Resources and Standards
9. I was aware
that it was regular practice for figures in ACM reports to DIMIA to
be inflated - such as hours of education and programmes delivered. Services
were not being delivered adequately or at all, but figures were produced
to say that they were. This took place the whole time I was there.
10. When there
were audits or inspections, things were improved temporarily, but they
returned to what were generally inadequate standards soon after. I was
aware for some penalties being imposed by DIMIA on ACM for breaching
the contract to operate Woomera, but these did not reflect the degree
to which the contract were breached.
11. I did not think
that DIMIA really kept a close enough eye on what ACM was doing, and
had the wool pulled over their eyes in relation to the contractual obligations
which were often not met in relation to the conditions of detention.
Ultimately, ACM was used to running prisons and was a business run for
profit. They were therefore unused to providing appropriate services
in this context, especially for children, and to do so would have cost
them money. I expect that this would be a problem with any private contractor.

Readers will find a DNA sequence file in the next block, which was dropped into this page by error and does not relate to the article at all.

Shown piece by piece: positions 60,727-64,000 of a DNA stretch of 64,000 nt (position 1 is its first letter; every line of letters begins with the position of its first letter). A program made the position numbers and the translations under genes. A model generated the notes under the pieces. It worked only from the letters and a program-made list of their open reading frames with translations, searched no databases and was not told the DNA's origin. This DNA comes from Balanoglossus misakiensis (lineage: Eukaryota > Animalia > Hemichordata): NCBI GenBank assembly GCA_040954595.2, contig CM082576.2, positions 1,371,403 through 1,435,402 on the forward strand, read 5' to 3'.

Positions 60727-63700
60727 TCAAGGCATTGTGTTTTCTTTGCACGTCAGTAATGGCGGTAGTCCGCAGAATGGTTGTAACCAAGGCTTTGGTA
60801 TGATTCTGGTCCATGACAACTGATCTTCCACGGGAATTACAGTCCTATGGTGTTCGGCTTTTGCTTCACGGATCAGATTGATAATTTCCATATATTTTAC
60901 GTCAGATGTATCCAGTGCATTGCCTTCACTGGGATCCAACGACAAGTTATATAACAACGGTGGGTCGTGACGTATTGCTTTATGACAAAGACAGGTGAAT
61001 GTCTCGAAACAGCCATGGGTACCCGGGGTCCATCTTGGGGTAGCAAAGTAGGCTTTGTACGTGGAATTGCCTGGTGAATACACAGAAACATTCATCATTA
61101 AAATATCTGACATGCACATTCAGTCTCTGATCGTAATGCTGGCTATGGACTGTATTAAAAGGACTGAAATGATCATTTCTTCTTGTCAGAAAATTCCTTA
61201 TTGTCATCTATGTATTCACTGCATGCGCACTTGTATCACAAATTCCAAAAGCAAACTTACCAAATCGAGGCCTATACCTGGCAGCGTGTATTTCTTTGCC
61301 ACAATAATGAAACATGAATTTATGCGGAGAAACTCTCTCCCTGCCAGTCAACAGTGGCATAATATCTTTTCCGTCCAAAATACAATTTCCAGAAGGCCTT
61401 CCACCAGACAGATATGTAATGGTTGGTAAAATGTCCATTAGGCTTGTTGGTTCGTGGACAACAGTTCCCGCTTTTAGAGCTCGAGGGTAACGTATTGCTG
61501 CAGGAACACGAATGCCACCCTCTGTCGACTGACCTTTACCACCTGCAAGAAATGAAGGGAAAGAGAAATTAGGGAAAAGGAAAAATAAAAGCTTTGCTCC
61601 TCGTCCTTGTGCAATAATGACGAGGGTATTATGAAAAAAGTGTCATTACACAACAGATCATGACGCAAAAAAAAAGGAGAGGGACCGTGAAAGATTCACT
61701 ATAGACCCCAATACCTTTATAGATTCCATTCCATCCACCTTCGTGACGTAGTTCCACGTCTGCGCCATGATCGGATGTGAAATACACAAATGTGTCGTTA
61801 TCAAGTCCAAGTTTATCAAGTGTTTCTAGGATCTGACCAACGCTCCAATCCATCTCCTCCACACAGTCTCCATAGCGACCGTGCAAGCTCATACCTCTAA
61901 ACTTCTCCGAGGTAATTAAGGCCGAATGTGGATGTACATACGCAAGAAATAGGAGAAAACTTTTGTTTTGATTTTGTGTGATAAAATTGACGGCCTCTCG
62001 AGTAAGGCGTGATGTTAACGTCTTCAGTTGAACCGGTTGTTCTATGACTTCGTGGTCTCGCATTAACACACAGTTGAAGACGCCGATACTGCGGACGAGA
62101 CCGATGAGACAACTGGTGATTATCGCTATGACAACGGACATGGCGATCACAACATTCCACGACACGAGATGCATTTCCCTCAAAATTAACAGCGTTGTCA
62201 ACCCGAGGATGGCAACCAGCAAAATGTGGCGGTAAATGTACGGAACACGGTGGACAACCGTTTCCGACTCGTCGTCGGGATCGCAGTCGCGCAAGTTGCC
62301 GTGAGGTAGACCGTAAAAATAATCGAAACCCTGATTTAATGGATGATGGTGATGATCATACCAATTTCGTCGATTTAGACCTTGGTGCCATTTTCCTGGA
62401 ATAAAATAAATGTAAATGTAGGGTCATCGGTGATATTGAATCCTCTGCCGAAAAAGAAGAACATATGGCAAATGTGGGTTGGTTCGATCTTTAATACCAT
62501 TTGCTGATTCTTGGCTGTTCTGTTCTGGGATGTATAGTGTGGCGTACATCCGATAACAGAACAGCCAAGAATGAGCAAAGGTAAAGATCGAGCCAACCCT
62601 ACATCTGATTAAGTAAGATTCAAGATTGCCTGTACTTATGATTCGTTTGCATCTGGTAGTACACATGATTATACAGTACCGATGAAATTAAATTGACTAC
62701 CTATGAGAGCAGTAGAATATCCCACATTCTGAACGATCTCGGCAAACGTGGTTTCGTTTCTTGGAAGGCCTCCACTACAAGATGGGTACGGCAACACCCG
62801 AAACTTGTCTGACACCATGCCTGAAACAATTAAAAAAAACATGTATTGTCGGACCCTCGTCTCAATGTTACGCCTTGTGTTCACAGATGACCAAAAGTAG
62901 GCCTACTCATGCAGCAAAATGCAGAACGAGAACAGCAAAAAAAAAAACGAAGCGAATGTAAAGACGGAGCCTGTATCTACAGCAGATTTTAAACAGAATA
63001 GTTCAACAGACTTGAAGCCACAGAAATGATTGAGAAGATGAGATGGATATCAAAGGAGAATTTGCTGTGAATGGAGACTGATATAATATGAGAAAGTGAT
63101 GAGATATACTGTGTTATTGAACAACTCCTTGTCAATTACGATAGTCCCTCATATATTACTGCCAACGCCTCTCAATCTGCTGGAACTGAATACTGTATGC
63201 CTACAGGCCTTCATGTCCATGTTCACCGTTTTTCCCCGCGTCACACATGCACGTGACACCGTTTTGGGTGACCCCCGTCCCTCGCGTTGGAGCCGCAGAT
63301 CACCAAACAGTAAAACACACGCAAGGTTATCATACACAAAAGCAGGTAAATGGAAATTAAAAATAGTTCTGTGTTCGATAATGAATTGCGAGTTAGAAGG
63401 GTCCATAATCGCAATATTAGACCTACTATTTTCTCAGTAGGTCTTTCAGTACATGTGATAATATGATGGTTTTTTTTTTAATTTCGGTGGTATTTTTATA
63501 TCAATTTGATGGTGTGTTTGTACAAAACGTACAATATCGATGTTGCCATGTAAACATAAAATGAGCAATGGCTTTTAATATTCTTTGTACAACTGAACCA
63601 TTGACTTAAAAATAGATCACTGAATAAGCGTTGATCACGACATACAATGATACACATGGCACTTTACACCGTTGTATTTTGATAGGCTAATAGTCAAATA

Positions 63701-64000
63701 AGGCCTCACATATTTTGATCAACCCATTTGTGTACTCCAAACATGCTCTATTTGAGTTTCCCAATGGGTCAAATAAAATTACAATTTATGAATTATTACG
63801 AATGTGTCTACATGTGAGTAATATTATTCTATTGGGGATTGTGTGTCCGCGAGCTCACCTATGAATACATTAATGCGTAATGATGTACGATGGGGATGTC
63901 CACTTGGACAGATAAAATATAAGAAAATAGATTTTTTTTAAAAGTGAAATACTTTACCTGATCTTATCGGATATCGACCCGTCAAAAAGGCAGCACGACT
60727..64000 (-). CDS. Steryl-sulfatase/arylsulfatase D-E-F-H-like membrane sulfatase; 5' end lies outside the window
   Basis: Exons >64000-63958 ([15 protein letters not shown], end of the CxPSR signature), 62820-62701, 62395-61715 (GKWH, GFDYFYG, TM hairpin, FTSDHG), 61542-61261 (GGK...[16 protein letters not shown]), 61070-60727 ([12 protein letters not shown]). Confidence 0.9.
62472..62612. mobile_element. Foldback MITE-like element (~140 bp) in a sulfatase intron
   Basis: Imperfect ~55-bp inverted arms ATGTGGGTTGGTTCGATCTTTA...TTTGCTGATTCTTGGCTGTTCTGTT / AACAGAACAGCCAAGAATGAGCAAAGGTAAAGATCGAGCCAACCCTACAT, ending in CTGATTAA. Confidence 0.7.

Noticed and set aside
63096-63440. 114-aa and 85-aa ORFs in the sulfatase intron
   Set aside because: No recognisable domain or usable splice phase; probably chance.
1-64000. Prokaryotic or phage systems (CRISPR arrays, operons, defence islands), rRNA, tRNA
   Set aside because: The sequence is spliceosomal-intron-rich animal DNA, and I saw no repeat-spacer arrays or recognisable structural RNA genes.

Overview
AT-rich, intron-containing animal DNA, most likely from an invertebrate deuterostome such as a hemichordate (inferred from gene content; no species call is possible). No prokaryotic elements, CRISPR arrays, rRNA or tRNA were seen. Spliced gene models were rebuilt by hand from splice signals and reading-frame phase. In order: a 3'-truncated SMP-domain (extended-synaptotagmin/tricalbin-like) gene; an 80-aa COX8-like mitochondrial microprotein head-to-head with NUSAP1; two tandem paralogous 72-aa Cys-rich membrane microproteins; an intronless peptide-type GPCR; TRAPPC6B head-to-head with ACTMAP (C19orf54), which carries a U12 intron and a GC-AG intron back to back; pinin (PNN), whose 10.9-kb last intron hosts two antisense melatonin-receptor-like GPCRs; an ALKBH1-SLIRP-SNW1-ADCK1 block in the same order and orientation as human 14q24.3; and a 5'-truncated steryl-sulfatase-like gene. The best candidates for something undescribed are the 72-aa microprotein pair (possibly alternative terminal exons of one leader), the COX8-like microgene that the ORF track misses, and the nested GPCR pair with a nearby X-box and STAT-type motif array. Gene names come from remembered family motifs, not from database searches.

12. For those of
us working on the ground at the WIRPC, there were simply not the resources
to provide the services or level of services that we were expected to
provide. The head office would demand results and workers were worried
that they would be sacked if they did not create the appearance that
the services were being provided.
13. Staff in Woomera
were trying to provide services to detainees but were not given the
support or resources. We had to develop policies to deal with things
such as child protection, unaccompanied minors and dealing with high
risk detainees with no input or support from head office.
14. We had a fair
degree of autonomy from the ACM head office provided we were within
our budget. But I did not believe that they really had an understanding
of what was going on on the ground at the WIRPC. This hamstrung our
ability to run the centre generally and also to ensure security.
15. I recall the
circumstances surrounding the riot in August 2000:
Detainees were frustrated
about the visa process. There were problems with property damage and I